Master builders have been granted membership of the Akademie der Künste since 1696, the year of its foundation. The earliest materials within the Archive documenting the art of architecture date back to the end of the 18th century and give testimony to the pursuits of tutors and pupils at the Akademie. It was not until the end of the 1950s under the post-war president of the Akademie in West Berlin, the architect Hans Scharoun, that bequests from architects began to be received into the Archive.
This publication offers for the first time a comprehensive overview of the archives of architects, engineers, landscape architects, architectural photographers and critics, all of which have been bequeathed to the Architectural Archive of the Akademie der Künste. All 71 archives and 80 collections are introduced with brief biographies of the original authors and descriptions denoting the nature and scope of the holdings. Friedrich Gilly from the Preußische Akademie der Künste is, among others, represented with drawings. A particular abundance of documentation reflects the era of Expressionism following the First World War with the works of Hugo Häring, Hans Scharoun, Bruno Taut, Hans and Wassili Luckhardt, Alfons Anker, Paul Goesch, Adolf Behne and Heinrich Lauterbach. The archives of Richard Ermisch, Paul Baumgarten and Thilo Schoder date back as far as the 1920s. Particular emphasis is laid upon those architects forced to emigrate after 1933, among their number Gabriel Epstein, Julius Posener, Konrad Wachsmann, Adolf Rading and Harry Rosenthal. The post-war period and the 1960s are represented by the archives of Max Taut, Walter Rossow, Dieter Oesterlen, Bernhard Pfau, Ludwig Leo, Bernhard Hermkes, Helmut Hentrich, Werner Hebebrand, Hermann Henselmann, Werner Düttmann, Friedrich Spengelin and Heinz Graffunder. Archives and collections extending into the 21st century emanate from Kurt Ackermann, Hans-Busso von Busse, Peter von Seidlein, Manfred Sack, Jörg Schlaich, Szyszkowitz + Kowalski, Haus-Rucker-Co, Valentien + Valentien and Arno Brandlhuber.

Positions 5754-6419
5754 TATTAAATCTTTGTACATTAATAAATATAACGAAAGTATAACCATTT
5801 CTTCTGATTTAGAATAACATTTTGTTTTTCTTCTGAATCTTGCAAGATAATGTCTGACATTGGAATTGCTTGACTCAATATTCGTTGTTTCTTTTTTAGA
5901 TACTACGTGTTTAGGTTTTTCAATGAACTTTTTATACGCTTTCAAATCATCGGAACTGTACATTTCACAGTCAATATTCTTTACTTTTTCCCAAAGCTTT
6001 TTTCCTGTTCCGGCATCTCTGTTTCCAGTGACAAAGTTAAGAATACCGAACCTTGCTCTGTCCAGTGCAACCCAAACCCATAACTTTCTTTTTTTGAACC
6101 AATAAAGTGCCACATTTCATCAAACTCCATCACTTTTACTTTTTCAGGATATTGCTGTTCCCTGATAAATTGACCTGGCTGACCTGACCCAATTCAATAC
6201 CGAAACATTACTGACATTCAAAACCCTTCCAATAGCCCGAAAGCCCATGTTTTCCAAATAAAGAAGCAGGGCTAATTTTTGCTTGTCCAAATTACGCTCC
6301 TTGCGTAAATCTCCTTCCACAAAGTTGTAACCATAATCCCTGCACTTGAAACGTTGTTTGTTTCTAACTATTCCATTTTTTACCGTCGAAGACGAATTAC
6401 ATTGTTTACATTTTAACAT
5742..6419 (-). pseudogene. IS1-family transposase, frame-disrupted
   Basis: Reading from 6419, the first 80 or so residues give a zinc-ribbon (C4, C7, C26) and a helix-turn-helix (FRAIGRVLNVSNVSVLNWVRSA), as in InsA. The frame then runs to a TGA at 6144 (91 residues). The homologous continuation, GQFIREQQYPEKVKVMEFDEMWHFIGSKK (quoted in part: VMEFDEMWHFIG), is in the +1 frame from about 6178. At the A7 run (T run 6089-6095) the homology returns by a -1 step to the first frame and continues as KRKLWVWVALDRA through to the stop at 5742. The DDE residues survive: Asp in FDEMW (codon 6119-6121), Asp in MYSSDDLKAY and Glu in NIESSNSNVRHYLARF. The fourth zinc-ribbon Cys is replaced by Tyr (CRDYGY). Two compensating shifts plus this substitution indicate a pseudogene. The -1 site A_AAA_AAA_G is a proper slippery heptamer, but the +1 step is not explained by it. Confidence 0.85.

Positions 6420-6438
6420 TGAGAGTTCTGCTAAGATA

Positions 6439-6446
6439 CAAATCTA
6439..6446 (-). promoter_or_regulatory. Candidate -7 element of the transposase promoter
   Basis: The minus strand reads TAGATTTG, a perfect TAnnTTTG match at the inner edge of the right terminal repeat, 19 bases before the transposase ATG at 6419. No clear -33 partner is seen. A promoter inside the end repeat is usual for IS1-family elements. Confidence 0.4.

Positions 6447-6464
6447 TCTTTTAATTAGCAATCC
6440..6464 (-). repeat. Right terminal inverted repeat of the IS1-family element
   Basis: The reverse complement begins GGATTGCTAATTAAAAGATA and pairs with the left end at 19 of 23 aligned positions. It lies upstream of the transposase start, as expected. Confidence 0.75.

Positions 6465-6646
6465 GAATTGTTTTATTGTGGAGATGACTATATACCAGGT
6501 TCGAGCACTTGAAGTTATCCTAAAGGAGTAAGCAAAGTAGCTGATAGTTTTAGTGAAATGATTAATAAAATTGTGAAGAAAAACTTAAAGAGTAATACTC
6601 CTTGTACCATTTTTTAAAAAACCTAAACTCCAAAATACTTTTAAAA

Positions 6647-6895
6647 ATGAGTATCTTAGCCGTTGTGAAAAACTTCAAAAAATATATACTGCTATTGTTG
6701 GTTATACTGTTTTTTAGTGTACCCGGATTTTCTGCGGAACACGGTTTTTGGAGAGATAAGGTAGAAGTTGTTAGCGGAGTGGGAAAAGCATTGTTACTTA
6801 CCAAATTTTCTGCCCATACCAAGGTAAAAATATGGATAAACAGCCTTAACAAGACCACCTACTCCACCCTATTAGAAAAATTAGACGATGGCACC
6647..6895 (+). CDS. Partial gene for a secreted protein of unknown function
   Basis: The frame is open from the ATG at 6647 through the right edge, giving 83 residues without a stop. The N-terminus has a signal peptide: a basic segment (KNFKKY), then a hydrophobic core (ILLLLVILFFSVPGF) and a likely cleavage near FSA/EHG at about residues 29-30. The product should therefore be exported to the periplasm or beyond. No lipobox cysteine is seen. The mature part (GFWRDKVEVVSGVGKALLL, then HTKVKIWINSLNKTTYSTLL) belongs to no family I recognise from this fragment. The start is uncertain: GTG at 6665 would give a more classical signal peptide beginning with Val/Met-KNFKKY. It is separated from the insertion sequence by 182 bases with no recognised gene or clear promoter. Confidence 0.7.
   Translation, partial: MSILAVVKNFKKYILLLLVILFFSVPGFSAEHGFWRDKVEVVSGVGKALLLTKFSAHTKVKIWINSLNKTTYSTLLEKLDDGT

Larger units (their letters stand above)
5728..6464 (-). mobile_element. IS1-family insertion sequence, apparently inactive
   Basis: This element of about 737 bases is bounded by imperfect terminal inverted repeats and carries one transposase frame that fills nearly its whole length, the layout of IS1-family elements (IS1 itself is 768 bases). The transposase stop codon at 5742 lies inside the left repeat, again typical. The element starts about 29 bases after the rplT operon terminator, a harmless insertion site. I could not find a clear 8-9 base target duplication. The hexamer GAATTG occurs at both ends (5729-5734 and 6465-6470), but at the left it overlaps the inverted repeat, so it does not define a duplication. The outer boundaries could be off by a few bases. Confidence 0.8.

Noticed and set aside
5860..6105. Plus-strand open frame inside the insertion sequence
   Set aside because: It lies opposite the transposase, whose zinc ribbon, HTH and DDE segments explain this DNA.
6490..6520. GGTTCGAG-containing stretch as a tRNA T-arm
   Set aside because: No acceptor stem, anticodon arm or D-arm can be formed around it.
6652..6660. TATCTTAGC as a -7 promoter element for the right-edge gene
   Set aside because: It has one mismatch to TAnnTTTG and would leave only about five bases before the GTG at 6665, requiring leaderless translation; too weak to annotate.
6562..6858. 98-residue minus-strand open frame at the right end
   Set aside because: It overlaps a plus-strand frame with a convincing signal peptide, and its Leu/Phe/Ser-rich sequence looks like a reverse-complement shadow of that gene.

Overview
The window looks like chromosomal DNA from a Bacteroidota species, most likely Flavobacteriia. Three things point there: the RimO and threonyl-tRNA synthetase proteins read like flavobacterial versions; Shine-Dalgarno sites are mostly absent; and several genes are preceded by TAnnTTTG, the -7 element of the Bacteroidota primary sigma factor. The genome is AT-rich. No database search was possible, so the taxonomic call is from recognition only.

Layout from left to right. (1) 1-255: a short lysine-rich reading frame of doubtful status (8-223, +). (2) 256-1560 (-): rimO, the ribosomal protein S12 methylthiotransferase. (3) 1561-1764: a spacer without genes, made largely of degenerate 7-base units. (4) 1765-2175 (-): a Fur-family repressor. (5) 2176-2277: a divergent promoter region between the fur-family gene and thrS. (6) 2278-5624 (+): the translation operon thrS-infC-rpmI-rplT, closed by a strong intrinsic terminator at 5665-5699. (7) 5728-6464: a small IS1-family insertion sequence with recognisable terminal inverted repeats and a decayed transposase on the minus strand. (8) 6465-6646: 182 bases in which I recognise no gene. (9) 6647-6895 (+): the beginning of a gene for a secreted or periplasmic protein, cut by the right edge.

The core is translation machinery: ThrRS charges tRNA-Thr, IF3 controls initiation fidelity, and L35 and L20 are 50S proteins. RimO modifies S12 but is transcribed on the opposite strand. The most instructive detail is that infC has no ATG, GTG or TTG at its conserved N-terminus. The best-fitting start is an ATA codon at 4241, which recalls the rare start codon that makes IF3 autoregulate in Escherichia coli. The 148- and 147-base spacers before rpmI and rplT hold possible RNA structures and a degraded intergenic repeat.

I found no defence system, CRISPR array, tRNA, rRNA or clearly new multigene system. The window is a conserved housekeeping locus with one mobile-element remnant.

This publication also provides an overview of the history of the Architectural Archive and, with 906 images, sets out a selection of around 350,000 drawings and plans, 100,000 photographs, 450 models and provides over and above a very substantial amount of written archival materials.